E. A. Markham was born into a large, middle-class family in Harris, Montserrat, in 1939. He attended the only grammar school on the island, before emigrating to the UK at the age of seventeen. In the UK, Markham read English and Philosophy at the University of Wales, Lampeter from 1962 to 1965. He subsequently went on to research seventeenth-century comedy at the University of East Anglia, before taking up his first academic position as a lecturer at Kilburn Polytechnic (now the College of North West London).
On leaving Kilburn Polytechnic, Markham founded the Caribbean Theatre Workshop, which aimed to explore "non-naturalistic ways of writing and playing", and which he led on a successful tour of Montserrat, Saint Vincent and other parts of the Eastern Caribbean in 1970–71. Shortly after his return from the tour, Markham left for France, where he worked, building houses with a French co-operative movement (the Cooperative Ouvrière du Batiment) in the Alpes Maritimes, from 1972 to 1974. On returning to the UK, he joined a touring group called the Bluefoot Travellers, and was awarded a series of writing fellowships at Hull College (1978–79), in Brent, London (on a C. Day-Lewis Fellowship from 1979–80), Ipswich (1986), and at the University of Ulster (1988–91). He also worked as an active member of numerous literary groups and committees, including the Poetry Book Society, the Poetry Society (General Council, 1976–77) and the Minority Arts Advisory Service (MAAS), whose magazine, Artrage, he edited from 1985 to 1987.
In a long itinerant period he took a Voluntary Service Overseas position for two years (1983–85) in Papua New Guinea, working as media co-ordinator for the provincial authorities in Enga province. He would later recall this experience in his memoir, A Papua New Guinea Soujourn (1993). In 1997 he took up the position of Professor or Creative Writing at Sheffield Hallam University, where he co-founded the MA in creative writing and directed the biennial Hallam Literature Festival. On the occasion of his 60th birthday, Sheffield Hallam published A Festschrift for E. A. Markham (1999), and in 2005, when Markham retired, the university made him an Emeritus professor. He was awarded the Certificate of Honour by the government of Montserrat, in 1997; and was elected as a Fellow of the Royal Society of Literature in 2003.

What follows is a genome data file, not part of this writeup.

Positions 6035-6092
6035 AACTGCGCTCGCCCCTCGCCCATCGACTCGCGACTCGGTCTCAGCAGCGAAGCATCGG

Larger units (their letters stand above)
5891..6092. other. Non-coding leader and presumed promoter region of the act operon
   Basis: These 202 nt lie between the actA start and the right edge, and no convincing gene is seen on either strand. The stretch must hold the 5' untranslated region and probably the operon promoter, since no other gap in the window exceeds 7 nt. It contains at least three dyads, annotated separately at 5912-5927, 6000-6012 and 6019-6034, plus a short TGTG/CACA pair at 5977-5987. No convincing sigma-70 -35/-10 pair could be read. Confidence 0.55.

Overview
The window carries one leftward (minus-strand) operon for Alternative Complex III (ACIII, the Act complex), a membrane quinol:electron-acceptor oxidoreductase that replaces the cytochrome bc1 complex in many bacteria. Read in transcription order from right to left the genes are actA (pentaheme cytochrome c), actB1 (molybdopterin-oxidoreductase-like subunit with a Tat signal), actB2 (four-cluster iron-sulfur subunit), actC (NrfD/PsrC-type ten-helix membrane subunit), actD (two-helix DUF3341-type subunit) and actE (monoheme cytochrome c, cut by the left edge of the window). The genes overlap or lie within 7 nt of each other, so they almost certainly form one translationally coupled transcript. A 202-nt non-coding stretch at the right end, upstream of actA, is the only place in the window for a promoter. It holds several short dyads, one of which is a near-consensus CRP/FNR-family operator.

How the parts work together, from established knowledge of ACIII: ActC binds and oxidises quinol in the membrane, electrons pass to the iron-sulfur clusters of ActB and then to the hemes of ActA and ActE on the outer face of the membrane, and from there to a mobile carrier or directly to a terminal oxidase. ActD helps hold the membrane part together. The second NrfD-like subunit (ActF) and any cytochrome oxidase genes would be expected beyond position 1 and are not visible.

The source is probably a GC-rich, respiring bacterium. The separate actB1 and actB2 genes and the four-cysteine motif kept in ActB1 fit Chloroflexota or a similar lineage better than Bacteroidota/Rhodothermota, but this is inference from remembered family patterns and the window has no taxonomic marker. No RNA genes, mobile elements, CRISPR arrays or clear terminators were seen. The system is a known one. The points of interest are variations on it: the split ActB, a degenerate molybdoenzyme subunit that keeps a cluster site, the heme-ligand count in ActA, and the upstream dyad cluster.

In 2005, Markham moved to Paris, France. He died there, of a heart attack on Easter day, 23 March 2008, at the age of 69.
Although Markham is mainly known for his poetry, he worked in many artistic genres across the years, producing plays, short stories, a novel and an autobiography as well as multiple collections of poetry. He found his first "artistic outlet" in drama, writing and producing a play called The Masterpiece while still at university in the early 1960s.
A defining characteristic of Markham's work is his tireless exploration of multiple voices and perspectives. In a short introduction to his work entitled "Many Voices, Many Lives" (1989), he wrote: "The dramatic revelation that poets [...] in the Caribbean had two voices – nation language and Standard English – released many energies; but we had to be sure that this wasn't to be interpreted that we had only two voices, only two modes of expression [...] I was interested in testing the whole range of voices [...] that were possibly real for me" As part of his exploration of multiple personae, Markham often published his works under pseudonyms. In the 1970s, Markham wrote a series of poems (including Lambchops, Lampchops in Disguise and Philpot in the City) in the fictional personae of Paul St. Vincent – a young, black man from Antigua, living in South London – and these poems were published in St. Vincent's name. Unlike much of Markham's poetry, the Paul St. Vincent poems are mainly written in nation language. Later, in the 1980s, Markham wrote through the fictional persona of Sally Goodman: a white, Welsh feminist. Some of the "Sally Goodman" poems were later anthologised in Markham's collection Living in Disguise. He argued that in inventing these multiple personae, "the test was to force their creator to accommodate types of consciousness which, at the very least, served to enlarge one area of Westindianness".
Markham's writing in genres other than poetry – the short story, the novel, autobiography and travel-writing – was well received by critics. In addition to his creative writing, Markham also edited two important anthologies of Caribbean writing: Hinterland: Caribbean Poetry from the West Indies and Britain (1979) and The Penguin Book of Caribbean Short Stories (1996).